HEDGE Gallery Showcases the Latest Work by Katy Richards in 'See Myself Something Different'

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'TELL YOU LATER,' KATY RICHARDS
  • 'Tell You Later,' Katy Richards

Following a ‘Preview Reception’ Wednesday, August 19th from 6 to 8 p.m., HEDGE Gallery at 78th Street Studios this Friday will host the latest works by Katy Richards in 'See Myself Something Different' as part of the scaled-back Third Fridays event.

The title of the exhibition comes the song lyrics of “Oh Well” by Fiona Apple:



“What you did to me made me
See myself something different
Though I try to talk sense to myself
But I just won't listen…”

“I decided to use it for the title of the exhibition because I use myself as a subject in a lot in my work," said Richards. "I’m someone who does not like having my picture taken, but I will photograph myself for the purposes of using it to make a painting. The process of painting myself goes through steps of breaking down the image into color, mark and form, and in that process I’m seeing myself something different.”



For this series, Richards crops token sections of the human form and, with a seemingly ‘hyper-focus,’ observes these encapsulated portions of the body and frames them nearly to abstraction. The viewer is able to lose themselves in the familiarity of the organic shapes and the flow of the glistening pigment without being distracted by the microcosmic perspective because the image feels whole.

“My process relies heavily on working wet into wet. Depending on the pressure and position of the brush I can pull forms out, have the brush strokes lay on top, as well as push and pull the paint, smoosh it back down, and blur the edges,” Richards said. “I get most excited getting lost in the mark making. I enjoy watching the illusion of representation emerge. Up close the surface of the painting is a variety of strokes of shifting color. Stepping back the images come into focus. Even with the most realistic painting there is always an element of abstraction. I like working with this tension between abstraction and representation.”

Richards’ medium for this series is oil paint and her brush strokes display an ardent fluidity. The forms pulsate with vibrancy injecting life into these seductive observations of the body. The imagery seems to be a declaration to intimacy while waltzing with the eye of the viewer along the contours of form. The series begs meditation on what it is to be human in the midst of a current hampered connectivity while some are deprived of the sense of touch.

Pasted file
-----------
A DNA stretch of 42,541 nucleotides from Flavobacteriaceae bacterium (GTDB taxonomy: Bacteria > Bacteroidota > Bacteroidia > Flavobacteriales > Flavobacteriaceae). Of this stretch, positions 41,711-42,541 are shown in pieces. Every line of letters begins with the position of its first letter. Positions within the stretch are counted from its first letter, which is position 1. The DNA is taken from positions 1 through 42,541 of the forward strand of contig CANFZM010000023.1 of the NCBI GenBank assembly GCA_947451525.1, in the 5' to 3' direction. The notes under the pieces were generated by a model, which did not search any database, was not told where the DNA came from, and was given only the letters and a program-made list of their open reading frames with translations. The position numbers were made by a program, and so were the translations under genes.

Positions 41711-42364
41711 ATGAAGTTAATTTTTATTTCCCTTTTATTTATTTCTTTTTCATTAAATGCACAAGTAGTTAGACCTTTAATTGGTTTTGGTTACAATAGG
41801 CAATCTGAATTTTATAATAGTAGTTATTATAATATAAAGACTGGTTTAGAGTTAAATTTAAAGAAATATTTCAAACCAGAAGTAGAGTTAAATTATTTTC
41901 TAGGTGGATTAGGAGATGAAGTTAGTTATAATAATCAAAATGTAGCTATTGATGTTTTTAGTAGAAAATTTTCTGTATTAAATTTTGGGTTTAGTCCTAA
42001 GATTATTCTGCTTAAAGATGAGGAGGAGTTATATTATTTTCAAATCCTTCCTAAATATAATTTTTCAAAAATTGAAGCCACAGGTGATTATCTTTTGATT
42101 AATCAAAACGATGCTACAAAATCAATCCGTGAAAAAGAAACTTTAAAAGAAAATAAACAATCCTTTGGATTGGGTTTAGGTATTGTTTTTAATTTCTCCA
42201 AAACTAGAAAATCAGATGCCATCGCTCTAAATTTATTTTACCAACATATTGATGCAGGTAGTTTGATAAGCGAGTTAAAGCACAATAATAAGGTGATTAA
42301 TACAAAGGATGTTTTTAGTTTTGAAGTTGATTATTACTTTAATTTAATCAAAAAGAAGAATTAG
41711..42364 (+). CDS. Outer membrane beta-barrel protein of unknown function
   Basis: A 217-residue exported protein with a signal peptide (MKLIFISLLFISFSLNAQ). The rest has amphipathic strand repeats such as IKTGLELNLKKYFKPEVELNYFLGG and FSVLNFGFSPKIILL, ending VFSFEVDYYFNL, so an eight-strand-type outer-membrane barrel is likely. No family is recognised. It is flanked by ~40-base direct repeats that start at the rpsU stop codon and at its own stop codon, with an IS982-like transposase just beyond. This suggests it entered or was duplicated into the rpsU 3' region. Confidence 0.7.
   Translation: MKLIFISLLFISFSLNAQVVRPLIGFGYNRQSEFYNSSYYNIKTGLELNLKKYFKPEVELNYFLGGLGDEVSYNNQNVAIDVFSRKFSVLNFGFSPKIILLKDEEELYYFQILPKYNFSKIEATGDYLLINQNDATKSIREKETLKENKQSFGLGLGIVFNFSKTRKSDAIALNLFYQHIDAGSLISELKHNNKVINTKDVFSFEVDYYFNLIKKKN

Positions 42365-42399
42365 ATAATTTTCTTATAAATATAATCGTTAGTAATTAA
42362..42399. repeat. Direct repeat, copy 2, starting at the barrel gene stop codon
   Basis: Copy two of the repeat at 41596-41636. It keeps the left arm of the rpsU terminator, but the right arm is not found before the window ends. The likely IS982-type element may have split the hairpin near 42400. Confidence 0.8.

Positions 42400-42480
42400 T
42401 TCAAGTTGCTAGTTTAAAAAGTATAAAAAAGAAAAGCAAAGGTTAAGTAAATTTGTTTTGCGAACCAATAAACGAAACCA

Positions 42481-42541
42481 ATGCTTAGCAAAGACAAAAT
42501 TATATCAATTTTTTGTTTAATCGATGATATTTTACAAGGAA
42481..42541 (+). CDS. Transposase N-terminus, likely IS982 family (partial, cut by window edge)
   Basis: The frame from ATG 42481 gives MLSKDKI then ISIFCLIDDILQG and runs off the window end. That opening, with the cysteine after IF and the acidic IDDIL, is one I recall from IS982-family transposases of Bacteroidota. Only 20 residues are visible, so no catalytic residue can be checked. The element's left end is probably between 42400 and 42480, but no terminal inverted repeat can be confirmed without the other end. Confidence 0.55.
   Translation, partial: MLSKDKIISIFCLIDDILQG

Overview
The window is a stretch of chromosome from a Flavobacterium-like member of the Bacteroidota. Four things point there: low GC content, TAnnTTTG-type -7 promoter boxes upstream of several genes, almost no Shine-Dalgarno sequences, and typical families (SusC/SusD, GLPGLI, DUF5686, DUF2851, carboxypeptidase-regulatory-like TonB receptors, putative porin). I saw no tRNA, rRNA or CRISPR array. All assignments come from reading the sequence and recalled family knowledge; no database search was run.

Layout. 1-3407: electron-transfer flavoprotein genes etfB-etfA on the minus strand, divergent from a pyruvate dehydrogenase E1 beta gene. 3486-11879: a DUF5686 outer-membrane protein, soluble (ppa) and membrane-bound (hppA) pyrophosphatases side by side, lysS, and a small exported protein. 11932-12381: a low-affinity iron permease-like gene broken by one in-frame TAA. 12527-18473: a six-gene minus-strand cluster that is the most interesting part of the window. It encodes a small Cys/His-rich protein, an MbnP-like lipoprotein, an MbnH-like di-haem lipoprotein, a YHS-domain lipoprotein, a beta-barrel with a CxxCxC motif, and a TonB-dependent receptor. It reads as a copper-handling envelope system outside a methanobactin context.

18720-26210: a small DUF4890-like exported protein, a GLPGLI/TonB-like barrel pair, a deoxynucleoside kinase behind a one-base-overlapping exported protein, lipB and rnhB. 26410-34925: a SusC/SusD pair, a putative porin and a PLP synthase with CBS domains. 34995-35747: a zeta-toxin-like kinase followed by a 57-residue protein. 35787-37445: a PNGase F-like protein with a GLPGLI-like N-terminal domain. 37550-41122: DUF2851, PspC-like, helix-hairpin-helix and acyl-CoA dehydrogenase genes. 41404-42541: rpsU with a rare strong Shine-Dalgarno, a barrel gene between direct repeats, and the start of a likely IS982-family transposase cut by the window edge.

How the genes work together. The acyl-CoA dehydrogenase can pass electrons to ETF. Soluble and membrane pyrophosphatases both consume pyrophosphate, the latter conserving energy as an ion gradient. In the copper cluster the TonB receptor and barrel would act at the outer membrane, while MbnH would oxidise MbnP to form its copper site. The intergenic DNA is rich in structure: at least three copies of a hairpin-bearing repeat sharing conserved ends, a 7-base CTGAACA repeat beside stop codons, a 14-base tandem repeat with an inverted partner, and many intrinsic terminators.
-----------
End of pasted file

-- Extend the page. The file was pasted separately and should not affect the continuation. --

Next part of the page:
One piece in particular, “Hand in Hand,” depicts two hands grappling with one another, nestled in the foreground of an indistinct, fleshy backdrop. It is as if one of the subjects is pulling the other up and out of some unseen toil. Perhaps is a commentary on how our human connection and how affection can help us summon strength from one another through the sense of touch.

Touch is the first of our senses to develop in the womb and our skin is our largest organ. From burning our butt on the hot vinyl seat of a car in the summer time to our first kiss, the sense of touch teaches us how to interact with the world around us.

Unfortunately, the act of touching can be a way in which COVID-19 can be spread. At a time when distance can be considered a custom of caring and respect, we are forced to capitulate to distancing ourselves from one another out of self-preservation and for the health and wellbeing of our loved ones and neighbors, rather than to succumb to our inherent need to connect and to be close.

“Touch and well-being are very connected. We’ve evolved to crave human connection. A simple hand shake releases oxytocin. The lack of positive physical touch negatively impacts us mentally and physically. It’s something that is recently getting more attention due to COVID-19. There is a very real thing called Touch Starvation, or Touch Hunger. Lack of touch doesn’t just make one feel depressed and lonely; it also increases cortisol levels, “stress hormones” which can cause a number of problems like high blood pressure, and suppress the immune system.”

Richards has been represented by HEDGE Gallery since 2015 and has recognized a camaraderie with fellow artist and director Hilary Gent.

“Hilary Gent has been very supportive of me and the work. She is also an artist so she understands what’s it’s like to have a studio practice, and for the work to change and evolve.”

As Richards prepares for the upcoming fall semester at Kent State University where she teaches painting and drawing courses, she meditates on the future and the prospect of ‘taking a step back’ from her subject matter: “In the studio I have early stages of a painting done, and I have been drawing sketches for new work. The future works are still focused on the body, but I’ve been thinking about zooming out a bit and incorporating more of a surrounding environment.”

The tickets for Third Fridays are $5 with a maximum of 300 guests allowed in. Fifty percent of the ticket sales will support participating artists. Entrance to the event’s attendees will be staggered; a hand sanitation station is available as ones enters. Guests will be required to wear a facial covering.

View Richards’ website here.

Tickets for Third Fridays can be found here.

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